Digital Persuasion Action Rule 3: Numbers numb, but stories get stored. Become an expert storyteller to create connections and drive action

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Digital Persuasion Action Rule 3: Numbers numb, but stories get stored. Become an expert storyteller to create connections and drive action

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#DigitalPersuasion Rule 3: Numbers numb, but stories get stored. Thoughts from @WomenforWomen (client)
Tuesday, November 12, 2013 - 12:30pm

CAMPAIGN: Report: Digital Persuasion


Digital Persuasion in Action Rule 3: How Women for Women International Uses Social Media to Tell Stories that Create Connections and Drive Action

By John Trybus

“The single thing all women need in the world is inspiration, and inspiration comes from storytelling.”

–Zainab Salbi, Founder of Women for Women International

Innovation starts with a big idea, but it’s telling the story of an innovation that brings it to life and makes it memorable. At Waggener Edstrom (WE), storytelling is at the heart of what we do. We believe that the one constant in the ever-changing world of influence is the power of stories—both online and offline.

Our client, Women for Women International (WfWI) is the perfect embodiment of our storytelling philosophy. For the past twenty years, WfWI has used stories to create connections and drive action to help women survivors of war move from crisis and poverty to stability and self-sufficiency. We recently sat down with Colleen Zakrewsky, the organization’s vice-president of development, marketing and communications, to discuss how WfWI uses stories to help advance the inherent strength of women in post-conflict countries and discuss how social media is used to share stories and create online communities of supporters around the world.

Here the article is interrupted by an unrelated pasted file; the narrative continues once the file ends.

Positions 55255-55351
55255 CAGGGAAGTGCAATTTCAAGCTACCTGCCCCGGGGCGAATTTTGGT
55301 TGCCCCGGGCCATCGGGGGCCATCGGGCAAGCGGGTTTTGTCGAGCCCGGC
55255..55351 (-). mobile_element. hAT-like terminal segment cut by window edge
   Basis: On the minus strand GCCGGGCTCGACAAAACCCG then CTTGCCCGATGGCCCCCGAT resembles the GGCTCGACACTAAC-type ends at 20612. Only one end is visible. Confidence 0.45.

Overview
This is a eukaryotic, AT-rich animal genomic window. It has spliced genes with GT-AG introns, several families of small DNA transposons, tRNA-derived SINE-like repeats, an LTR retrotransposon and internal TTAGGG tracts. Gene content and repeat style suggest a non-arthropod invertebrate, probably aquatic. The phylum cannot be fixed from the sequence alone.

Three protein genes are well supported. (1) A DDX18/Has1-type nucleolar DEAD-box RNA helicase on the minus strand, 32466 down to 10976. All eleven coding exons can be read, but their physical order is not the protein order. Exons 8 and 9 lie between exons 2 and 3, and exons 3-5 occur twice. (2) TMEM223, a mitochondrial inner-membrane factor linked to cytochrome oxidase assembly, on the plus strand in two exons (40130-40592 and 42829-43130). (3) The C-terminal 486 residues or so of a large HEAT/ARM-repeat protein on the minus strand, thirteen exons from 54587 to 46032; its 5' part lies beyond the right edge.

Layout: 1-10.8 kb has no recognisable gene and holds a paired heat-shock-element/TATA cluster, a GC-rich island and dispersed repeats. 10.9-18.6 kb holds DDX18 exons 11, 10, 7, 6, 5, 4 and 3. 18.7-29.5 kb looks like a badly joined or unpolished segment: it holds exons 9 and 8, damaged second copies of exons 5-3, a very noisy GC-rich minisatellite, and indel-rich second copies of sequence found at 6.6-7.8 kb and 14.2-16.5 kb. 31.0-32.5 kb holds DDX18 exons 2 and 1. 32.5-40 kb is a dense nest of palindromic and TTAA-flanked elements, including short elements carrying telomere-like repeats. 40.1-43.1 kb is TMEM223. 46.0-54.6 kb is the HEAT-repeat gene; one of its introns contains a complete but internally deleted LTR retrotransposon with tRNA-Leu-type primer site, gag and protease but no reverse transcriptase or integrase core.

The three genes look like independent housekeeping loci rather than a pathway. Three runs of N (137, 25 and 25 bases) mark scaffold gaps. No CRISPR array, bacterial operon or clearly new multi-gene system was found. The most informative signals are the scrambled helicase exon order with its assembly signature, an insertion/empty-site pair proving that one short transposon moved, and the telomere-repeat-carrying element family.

Storytelling matters. WE’s Digital Persuasion study, conducted in partnership with Georgetown University’s Center for Social Impact Communication (CSIC), revealed that of the respondents who take further action in support of a cause after supporting it online, reading a story on social media was the #1 motivator at more than 50%. WfWI uses storytelling techniques on social media to advance its mission. Colleen shared that using social media to help tell the story of a woman’s transformation helps supporters better understand the organization’s work and empowers them to activate their networks.

“While numbers are important, particularly around measuring effectiveness—and that’s an important part of messaging—at the end of the day, people are often inspired by the fact that they can make a difference in one person’s life,” Colleen explains.

How does WfWI tell stories on social media to advance women’s equality in post-war communities around the world?

  • By focusing on impact. WfWI believes stronger women build stronger nations, so when telling stories on social media, the organization often profiles women whose lives have been changed for the better and the impact that change has had on the communities in which they live. WfWI uses numbers to measure the reach of its programs around the world, but it often profiles personal stories of impact to showcase success to help drive fundraising and sponsorships.
  • By empowering a global, social community to tell the organization’s story. Colleen believes (and we agree!) that social media has the power to create communities all over the world and accelerate change. WfWI’s mission is fulfilled not just through fundraising, but by motivating people to share stories of empowerment or outrage over inequality. WfWI uses social media as a vehicle for expanding this body of voices, creating connections and driving engagement.

Learn more about Women for Women International’s social media for social good strategies and Digital Persuasion in Action rule three in the video below.



John Trybus
+1 (202) 261-7800
Waggener Edstrom
Keywords: #DigitalPersuasion | Volunteerism & Community Engagement | Cause Marketing | Community | Interactive Marketing | Social Media | Sustainable Marketing | Twitter | Volunteerism | Volunteerism & Community Engagement | Waggener Edstrom

CAMPAIGN: Report: Digital Persuasion